Glenealy Plantations is committed to undertaking the integrated High Conservation Value (HCV) - High Carbon Stock Approach (HCSA) assessment in any new development areas, and there will be no development in any identified HCV and HCS areas. All HCV and HCS areas identified through HCV-HCSA assessment in a new development if any, will be protected and managed. Glenealy Plantations practice a strict No Open Burning policy in the entire operation including new development or replanting.
Stream within oil palm plantation (jelalong)
Waterfall within oil palm plantation (Jelalong)
Fire Hotspot Monitoring
Tree Planting Collaboration Program
Belaga HCS Recovery Plan
As per 30 Jun 2023, Glenealy Plantations has no existing plantings on peat and committed to no new development in peat area regardless of depth. If any existing oil palm developed on peat prior to 31st December 2015 were to come under the Glenealy Plantations management in the future, these areas will be managed following RSPO BMPs for existing oil palm cultivation on peat.
As part of Glenealy Plantations’s effort to protect the biodiversity and natural habitat areas, we conserve riparian buffer zones, steep slope areas and identified high biodiversity areas (HBV) within our oil palm plantations.
The riparian buffer zones within existing oil palm plantation are demarcated with signages to prohibit the application of chemical fertilizer, chemical spraying and other dos and don’ts. No planting on steep slope areas and existing vegetation will be preserved and planted with more native species for erosion control. HBV areas also been identified with the placement of signages to avoid unauthorized encroachment and to preserve the ecology.
Signage of prohibited activities such as chemical application within river buffer zone as 1 Jan 2019
Tree Planting program within river buffer zone to minimize the river bank soil erosion as per Mar 2021
Palm marking within river buffer zone as indication for prohibiting chemical application
Tree Planting at Riparian zone area
Among the efforts Glenealy Plantations is taking to reduce GHG and waste in its plantation and milling operations are reducing the application of inorganic fertilizers with the use of compost and reducing fossil fuel by substitution with biomass.
In addition, as part of the contribution to minimize pollution, company is adhering to “Zero Open Burning” policy which include the prohibition of domestic waste burning. All the scheduled waste is disposed by licensed contractor besides internally promoting 3R campaign; reduce, reuse and recycle as part of the waste management program.
The establishment of composting plant at Timora Palm Oil Mill (Sabah) which commenced its operation from 1st January 2020 is part of our effort to reduce POME’s BOD level before discharging into the water course.
The Empty Fruit Bunch (EFB), composting process utilizes approximately 60%~70% of the POME generated thereby reducing the methane gas emission during the POME treatment process.
Installation of Solar Energy Lighting to reduce GHG Emission
Recyclable waste center to promote waste recycling activities
Recyclable waste awareness campaign
05 May 2023
Glenealy Plantations Sdn Bhd & University Putra Malaysia (UPMKB) Community Outreach Program at Rh. Louis Ngagong Lenjau, Seping Long Bala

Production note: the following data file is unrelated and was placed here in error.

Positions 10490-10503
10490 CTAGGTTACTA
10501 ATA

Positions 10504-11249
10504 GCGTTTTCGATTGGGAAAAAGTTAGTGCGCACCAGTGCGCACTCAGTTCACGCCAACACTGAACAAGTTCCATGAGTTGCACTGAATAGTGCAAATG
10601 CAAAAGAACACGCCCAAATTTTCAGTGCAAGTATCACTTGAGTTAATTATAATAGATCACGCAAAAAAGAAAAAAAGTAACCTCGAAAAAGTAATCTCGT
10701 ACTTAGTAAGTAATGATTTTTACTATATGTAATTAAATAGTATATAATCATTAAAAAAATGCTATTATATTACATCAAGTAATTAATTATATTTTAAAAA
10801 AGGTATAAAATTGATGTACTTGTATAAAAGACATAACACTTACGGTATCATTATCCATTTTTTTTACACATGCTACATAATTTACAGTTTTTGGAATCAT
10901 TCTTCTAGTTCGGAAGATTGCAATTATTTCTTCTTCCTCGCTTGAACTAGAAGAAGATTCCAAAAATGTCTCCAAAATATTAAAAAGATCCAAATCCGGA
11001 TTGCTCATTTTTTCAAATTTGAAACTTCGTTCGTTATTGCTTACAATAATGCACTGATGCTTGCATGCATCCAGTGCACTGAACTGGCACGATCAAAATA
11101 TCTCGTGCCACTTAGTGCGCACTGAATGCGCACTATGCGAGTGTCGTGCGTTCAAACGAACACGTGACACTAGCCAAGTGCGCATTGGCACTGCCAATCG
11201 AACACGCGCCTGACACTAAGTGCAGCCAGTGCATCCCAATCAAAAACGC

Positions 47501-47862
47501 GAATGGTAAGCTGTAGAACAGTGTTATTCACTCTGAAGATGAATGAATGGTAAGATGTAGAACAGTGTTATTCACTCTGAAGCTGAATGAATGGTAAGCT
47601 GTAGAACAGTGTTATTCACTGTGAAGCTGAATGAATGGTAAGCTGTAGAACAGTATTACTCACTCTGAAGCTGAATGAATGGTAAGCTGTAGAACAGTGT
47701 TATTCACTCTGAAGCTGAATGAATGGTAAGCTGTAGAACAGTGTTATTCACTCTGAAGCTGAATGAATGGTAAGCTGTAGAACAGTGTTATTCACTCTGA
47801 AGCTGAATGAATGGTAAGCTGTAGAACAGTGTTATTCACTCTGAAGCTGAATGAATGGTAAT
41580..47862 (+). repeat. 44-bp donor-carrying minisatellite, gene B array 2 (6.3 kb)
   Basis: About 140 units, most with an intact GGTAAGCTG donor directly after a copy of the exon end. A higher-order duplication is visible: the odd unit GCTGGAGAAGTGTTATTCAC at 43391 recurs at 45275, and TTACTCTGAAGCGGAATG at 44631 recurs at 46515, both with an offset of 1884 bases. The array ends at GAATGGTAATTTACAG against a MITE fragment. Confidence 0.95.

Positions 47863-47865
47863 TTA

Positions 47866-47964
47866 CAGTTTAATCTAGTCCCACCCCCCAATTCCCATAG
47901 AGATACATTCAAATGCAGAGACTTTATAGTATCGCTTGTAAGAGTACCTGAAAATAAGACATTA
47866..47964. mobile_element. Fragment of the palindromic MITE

A strategic collaboration was conducted between Glenealy Plantations Sdn Bhd (GPSB) and the Faculty of Agricultural and Forestry Sciences, UPMKB, through a community outreach program with the theme "TOGETHERNESS PROSPERITY SOCIETY" at Rh. Louis Nyagong Lenjau, Seping Long Bala, Belaga, Sarawak on May 5th, 2023. Approximately 100 participants from the Long Bala Community joined the Home Composting demo conducted by an expert from the University Putra Malaysia (UPMKB). The program demonstrated how leftover food or recyclable biodegradable waste can be used as inorganic fertilizer. The villagers learned how to use this organic fertilizer as a supplement for their vegetable farms while also reusing waste and contributing to environmental protection.
Biodiversity Assessment and Monitoring
A biodiversity assessment is a systematic measure of some defined ecosystem components often thought of as an indicator or surrogates of the conservation status or area. For example, assessing areas of High Biodiversity Value (HBV) area is vital to determine key areas for future conservation efforts and also as a tool to measure species communities/compositions or even to discover life that will be new to science.
Biodiversity monitoring is quite similar to biodiversity assessment except that it will be repeated over time to gather information about trends and possible trajectories of population on certain species in the habitat being studied. The assessment will basically will act as a baseline data or information in which, any monitoring will be developed and executed.
Signage pf prohibited activities (e.g. hunting) at HBV area as 1 Jan 2019
Establishment of mini nursey for tree planting program within river buffer zone and HBV zone as per Nov 2020
Tree planting program within HBV zone to enrich the bio-diversity habitat as per Jan 2021
Camera Trapping program within HBV zone to monitor wildlife as per Mar 2021
Colouring Contest (Theme: Biodiversity enhancement and Protection) among Community Learning Center’s Student to create awareness on the important of Biodiversity Protection
Spotted of Rare, Threatened, and Endangered Specie (RTE)- (Anhinga melanogaster - Oriental Darter) at the plantation
Rare, Threatened and Endangered Species (RTE) related topic awareness training
Fabrication and installation of Hornbill artificial nest to encourage and support the survivability of hornbill species in the area